The cost for course buyouts are 12.5% base salary/benefits for a one-course buyout and 37.5% base salary/ benefits for a two-course buyout. Note that academic-year salary buyout and course buyout may be combined; however, they are discrete – grant funds used for course buyout are not eligible for 50% return of salary relief.
Indirect Costs: Research funded by external sponsors typically includes Facilities and Administrative costs, referred to as indirect costs (IDC). IDCs are not directly attributable to a specific sponsored research project but are essential for research and training (e.g. costs associated with building operations, utilities, and administrative services). IDCs are calculated as a percent of a project’s total direct costs according to rates negotiated by University Research Administration. The Division of the Social Sciences does not share or return any portion of indirect costs to investigators except in very rare cases when an enduring large-scale research enterprise requires specialized facilities and/or administrative support.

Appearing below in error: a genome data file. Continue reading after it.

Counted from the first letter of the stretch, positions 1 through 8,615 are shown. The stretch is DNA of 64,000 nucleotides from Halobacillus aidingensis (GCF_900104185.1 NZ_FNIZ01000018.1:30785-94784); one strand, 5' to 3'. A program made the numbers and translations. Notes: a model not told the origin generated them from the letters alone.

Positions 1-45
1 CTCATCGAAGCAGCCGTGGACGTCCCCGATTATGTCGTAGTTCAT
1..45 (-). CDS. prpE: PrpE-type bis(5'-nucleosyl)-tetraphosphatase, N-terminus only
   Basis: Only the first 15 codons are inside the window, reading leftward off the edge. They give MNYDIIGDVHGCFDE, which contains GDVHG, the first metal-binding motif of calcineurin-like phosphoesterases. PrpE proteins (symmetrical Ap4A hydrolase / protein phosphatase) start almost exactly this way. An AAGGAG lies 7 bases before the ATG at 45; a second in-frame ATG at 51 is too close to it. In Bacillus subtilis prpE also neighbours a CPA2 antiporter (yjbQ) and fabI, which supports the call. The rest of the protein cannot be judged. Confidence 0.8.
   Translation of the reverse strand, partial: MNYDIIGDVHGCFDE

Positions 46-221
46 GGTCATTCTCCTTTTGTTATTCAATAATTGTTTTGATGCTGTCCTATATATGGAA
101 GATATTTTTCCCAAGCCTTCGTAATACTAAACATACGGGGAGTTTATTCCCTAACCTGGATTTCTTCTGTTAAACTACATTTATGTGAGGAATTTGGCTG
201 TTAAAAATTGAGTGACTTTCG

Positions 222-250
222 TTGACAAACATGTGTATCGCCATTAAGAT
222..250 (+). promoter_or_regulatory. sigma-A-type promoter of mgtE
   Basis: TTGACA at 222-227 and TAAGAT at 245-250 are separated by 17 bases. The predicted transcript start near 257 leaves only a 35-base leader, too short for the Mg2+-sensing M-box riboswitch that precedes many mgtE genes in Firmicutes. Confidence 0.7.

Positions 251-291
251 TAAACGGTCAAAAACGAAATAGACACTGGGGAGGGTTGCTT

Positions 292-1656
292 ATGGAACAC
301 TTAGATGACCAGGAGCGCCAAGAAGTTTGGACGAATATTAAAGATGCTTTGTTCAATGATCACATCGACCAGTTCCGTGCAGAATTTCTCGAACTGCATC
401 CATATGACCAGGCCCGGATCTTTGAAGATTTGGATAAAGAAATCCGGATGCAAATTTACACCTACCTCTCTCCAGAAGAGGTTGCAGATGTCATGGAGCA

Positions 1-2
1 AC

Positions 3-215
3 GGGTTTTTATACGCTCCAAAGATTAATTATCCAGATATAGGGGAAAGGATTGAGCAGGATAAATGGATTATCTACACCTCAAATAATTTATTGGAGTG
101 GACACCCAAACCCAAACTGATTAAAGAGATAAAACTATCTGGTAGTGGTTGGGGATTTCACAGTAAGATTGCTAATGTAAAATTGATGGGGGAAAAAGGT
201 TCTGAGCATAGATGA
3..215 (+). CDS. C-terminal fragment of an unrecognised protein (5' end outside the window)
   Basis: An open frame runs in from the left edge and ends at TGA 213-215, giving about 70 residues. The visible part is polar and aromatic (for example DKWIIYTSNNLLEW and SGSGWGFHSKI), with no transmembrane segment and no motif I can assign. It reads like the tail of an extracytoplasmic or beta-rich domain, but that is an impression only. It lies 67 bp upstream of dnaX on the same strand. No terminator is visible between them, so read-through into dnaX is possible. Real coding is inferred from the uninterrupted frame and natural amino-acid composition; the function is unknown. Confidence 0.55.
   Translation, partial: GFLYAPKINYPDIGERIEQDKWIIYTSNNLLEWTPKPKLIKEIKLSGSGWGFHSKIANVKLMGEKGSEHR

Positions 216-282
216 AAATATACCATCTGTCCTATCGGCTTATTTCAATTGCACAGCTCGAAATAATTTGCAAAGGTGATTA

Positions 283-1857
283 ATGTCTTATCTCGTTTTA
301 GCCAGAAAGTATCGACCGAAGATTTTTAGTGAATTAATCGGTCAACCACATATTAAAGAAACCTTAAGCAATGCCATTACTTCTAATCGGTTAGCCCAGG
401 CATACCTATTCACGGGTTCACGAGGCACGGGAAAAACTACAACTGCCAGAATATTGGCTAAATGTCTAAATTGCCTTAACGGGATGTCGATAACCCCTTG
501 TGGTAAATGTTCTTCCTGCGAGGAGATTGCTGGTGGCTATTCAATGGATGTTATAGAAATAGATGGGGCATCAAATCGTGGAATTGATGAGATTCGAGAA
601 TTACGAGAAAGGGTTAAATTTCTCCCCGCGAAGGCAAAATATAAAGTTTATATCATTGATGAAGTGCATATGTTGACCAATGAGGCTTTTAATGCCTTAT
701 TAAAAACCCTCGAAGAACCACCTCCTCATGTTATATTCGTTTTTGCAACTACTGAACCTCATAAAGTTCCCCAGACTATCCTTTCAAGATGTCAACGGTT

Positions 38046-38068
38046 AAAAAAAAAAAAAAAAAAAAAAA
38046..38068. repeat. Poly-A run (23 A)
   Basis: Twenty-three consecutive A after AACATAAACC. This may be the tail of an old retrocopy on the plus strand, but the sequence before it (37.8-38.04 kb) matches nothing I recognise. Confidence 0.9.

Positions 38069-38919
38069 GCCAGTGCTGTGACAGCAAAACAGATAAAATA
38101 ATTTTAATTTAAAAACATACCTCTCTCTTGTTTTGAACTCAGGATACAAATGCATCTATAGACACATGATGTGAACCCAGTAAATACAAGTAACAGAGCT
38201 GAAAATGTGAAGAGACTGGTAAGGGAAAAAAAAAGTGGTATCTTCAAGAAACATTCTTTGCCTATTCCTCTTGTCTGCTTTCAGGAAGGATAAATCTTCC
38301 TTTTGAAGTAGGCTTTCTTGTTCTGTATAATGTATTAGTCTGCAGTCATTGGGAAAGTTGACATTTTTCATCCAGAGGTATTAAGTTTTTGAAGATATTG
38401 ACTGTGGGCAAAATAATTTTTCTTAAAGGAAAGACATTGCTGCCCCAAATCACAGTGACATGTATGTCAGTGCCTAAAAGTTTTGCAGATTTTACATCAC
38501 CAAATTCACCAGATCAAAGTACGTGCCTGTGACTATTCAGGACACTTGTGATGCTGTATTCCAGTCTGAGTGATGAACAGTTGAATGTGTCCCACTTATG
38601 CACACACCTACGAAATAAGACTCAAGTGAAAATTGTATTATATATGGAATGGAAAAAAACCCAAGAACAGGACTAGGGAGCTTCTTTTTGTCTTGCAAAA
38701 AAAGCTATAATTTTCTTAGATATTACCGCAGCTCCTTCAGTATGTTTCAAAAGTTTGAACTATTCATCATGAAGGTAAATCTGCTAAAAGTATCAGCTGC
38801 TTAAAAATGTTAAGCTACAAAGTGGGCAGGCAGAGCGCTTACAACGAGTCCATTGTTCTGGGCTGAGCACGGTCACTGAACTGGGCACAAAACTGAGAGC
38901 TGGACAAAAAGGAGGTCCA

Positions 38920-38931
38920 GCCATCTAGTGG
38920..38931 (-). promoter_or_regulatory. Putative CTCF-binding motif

Collaborative Research: When a research project led by a faculty member with primary academic appointment in SSD benefits from facilities and/or administrative resources outside the SSD or is co-led with investigators in another Division/School, arrangements must be made to identify the responsibilities of each institutional partner and ensure an equitable assignment of IDC revenue.
Internal Collaborations: In the case of collaboration with University of Chicago investigators outside of the SSD, these arrangements should be completed in advance of grant application. However, in the interest of meeting application deadlines on short-notice opportunities, an IDC-sharing agreement may also be negotiated following receipt of a grant award notice. IDC-sharing arrangements must be agreed to by all parties before spending begins on a grant-funded project.